The midsole and outsole in this model are also pros and remain relatively unchanged compared to prior models. The midsole still features Under Armour’s HOVR tech which provides a nice blend of versatility and stability. In this model, you can train well up to 400 lbs in and wear them for HIIT and daily wear without issues.

ua project rock 4 midsole and outsole

The outsole utilizes the TriBase tech used in a variety of Under Armour models like the Under Armour TriBase Reign 3 and HOVR Rise 3. This feature provides a nice base to train on and promotes a tripod foot position for balance and support.

The last aspect to like about the UA PR4 is that it’s a good option for all-around training. If you’re someone who likes to strength train, hit some pick-up games of basketball, and tackle shorter runs on a regular basis, then this is a good option for tackling those tasks.

UA Project Rock 4 Cons

Despite liking the UA PR4 as a whole and thinking it’s one of the better Project Rock shoes, there are a couple of cons to note about this model.

  1. TPU Wrap and Lace Durability
  2. Increased Price Point
  3. Narrow Mid-Foot

The first drawback and aspect to keep an eye on in this model is the midfoot TPU wrap. I like this style of shoe construction in theory, but what ends up happening is the plastic ends up causing the laces to break down at a faster rate. We’ve seen this in models like the HOVR Rise 3 and the UA HOVR Apex 3.

I don’t think this should completely deter you from investing in this shoe, however, it’s certainly something to keep an eye on. You may need to buy new laces after a few months of wear, but this aspect shouldn’t impact the shoe’s performance as a whole.

ua project rock 4 durability

As of May 2022, I’ve noticed that the upper material around the heel on this model is starting to break down. I think this is due to the plastic heel clip causing excessive friction on the material causing it to wear.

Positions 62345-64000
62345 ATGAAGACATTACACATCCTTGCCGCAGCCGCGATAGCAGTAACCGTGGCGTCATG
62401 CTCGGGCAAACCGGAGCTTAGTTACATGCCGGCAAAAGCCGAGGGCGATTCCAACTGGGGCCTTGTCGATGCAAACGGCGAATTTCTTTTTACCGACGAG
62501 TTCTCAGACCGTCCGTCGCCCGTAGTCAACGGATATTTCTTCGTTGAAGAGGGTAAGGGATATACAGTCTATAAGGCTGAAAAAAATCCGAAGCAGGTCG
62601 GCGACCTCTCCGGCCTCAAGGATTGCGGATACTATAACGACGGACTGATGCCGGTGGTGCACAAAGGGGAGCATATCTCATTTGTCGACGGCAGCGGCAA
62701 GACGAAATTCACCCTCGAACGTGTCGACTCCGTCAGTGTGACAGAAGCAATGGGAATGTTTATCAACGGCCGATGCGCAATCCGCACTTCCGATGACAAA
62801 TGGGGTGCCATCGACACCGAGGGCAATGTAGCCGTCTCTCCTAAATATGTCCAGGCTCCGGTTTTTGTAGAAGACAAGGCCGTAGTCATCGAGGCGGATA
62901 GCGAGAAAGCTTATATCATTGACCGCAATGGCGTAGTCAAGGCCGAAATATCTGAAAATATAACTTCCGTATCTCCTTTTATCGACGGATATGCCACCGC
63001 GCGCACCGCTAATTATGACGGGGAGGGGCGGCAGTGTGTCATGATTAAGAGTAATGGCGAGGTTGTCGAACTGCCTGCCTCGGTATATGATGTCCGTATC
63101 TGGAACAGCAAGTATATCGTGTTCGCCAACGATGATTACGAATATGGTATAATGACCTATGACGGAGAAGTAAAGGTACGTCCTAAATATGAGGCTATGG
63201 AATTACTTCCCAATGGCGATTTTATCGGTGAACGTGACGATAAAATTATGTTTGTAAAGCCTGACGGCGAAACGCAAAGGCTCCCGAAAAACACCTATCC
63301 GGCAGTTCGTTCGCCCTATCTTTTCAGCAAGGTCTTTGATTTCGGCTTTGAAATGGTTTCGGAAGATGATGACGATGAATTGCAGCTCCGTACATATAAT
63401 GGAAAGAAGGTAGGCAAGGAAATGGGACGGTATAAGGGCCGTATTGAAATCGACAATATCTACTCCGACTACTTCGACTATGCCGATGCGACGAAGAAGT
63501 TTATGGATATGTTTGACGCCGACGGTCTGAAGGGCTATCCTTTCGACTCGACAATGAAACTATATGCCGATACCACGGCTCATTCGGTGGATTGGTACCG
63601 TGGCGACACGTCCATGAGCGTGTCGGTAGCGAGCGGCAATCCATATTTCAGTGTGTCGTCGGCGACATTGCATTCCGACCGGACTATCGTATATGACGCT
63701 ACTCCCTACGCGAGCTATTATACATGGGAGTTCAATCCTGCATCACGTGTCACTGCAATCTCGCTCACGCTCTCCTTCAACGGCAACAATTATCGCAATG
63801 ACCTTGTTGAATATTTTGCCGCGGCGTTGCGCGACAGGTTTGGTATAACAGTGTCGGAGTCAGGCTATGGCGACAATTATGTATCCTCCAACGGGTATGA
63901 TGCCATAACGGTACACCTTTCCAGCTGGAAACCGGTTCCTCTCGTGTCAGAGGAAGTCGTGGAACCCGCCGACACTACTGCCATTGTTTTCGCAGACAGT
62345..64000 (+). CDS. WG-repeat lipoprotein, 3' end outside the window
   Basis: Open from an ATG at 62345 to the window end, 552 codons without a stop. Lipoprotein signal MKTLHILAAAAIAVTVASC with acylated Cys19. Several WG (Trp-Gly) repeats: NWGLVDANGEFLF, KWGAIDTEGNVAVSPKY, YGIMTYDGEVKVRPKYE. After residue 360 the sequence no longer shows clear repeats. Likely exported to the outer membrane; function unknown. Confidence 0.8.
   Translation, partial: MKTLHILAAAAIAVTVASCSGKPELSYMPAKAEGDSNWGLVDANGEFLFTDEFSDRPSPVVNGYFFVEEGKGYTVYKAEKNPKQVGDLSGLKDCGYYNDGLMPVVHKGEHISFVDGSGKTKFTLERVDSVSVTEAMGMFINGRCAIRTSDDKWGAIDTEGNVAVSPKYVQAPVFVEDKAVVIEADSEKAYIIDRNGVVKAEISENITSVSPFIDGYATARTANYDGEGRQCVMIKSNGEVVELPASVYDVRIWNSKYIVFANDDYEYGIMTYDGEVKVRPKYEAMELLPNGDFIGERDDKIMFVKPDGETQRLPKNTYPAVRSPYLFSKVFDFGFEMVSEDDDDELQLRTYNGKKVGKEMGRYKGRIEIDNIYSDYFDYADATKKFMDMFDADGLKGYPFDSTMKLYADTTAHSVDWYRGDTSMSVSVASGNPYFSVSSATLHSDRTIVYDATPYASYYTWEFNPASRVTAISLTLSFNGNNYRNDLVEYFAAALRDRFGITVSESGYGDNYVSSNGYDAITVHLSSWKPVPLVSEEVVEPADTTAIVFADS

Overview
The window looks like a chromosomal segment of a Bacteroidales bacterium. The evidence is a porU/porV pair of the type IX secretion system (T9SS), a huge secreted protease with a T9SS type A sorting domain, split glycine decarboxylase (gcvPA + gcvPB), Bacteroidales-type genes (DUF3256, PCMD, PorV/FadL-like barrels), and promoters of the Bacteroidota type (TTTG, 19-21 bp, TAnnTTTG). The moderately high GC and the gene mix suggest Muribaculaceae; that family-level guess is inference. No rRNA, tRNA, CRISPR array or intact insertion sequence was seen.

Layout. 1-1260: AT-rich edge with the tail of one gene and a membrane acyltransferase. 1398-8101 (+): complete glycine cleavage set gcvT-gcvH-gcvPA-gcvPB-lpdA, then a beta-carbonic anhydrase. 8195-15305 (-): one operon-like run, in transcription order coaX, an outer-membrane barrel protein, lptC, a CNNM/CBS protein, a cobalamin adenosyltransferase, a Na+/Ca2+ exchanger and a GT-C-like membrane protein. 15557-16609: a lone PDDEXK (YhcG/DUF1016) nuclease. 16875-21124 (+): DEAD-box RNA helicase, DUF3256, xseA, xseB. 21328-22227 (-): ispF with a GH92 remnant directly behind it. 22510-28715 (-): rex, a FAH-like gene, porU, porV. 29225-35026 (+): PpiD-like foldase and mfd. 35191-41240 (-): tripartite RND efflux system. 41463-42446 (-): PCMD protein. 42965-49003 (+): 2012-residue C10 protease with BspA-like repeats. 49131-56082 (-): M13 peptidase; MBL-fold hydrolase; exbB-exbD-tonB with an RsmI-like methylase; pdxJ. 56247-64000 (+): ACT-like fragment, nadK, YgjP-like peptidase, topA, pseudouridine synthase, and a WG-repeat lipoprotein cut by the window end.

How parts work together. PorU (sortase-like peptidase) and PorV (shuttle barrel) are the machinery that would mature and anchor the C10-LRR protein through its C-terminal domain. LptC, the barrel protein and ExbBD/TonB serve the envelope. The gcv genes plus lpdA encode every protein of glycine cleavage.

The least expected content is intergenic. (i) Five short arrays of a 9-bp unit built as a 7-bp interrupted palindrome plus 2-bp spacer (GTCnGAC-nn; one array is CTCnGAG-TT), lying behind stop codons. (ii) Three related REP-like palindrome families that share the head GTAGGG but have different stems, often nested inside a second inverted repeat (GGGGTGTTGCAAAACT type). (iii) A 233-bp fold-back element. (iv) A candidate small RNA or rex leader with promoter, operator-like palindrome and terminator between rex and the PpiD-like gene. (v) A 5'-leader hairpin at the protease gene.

It took a few months for this to become apparent, but I wanted to update this review and make it known. Note, some lifters haven’t experienced this, so I’m uncertain at this moment what the correlation is between different foot/ankle anatomies and training styles that cause or don’t cause this to be an issue.

Another factor to consider about the PR4 is the price point. Compared to the prior Project Rock shoes, the PR4 has a price point of $150 USD. For some, this may put this model out of their ideal budget and if that’s the case, then I’d highly suggest checking out the UA Project Rock 2 which is another great model and should be on sale.

The final aspect to think about with the PR4 is the overall midfoot sizing. The Project Rock shoe line is pretty well-known for its more narrow last construction. If you have a flatter or wider midfoot, then this should be an issue for you as you may feel pretty constricted in this model.

ua project rock 4 midfoot sizing

If you know your midfoot is wider or flatter, then you may want to go up a half size or try them on with the potential of returning them — so keep them in good shape when you buy them in this case.

UA Project Rock 4 Performance

Now let’s dive into the fun part of this article, performance for the UA Project Rock 4. Below, I’m going to break this performance section into a few different areas to help you conceptualize if this model is a good pick for you.

UA Project Rock 4 Performance Review

Lifting and Stability

As a whole, the UA Project Rock 4 should provide enough stability for the recreational lifter that regularly tackles barbell training, dumbbell work, and other means of loading. I’ve deadlifted up to 425 lbs in this model and the HOVR midsole only compressed slightly and not to the point in which I felt my performance hindered.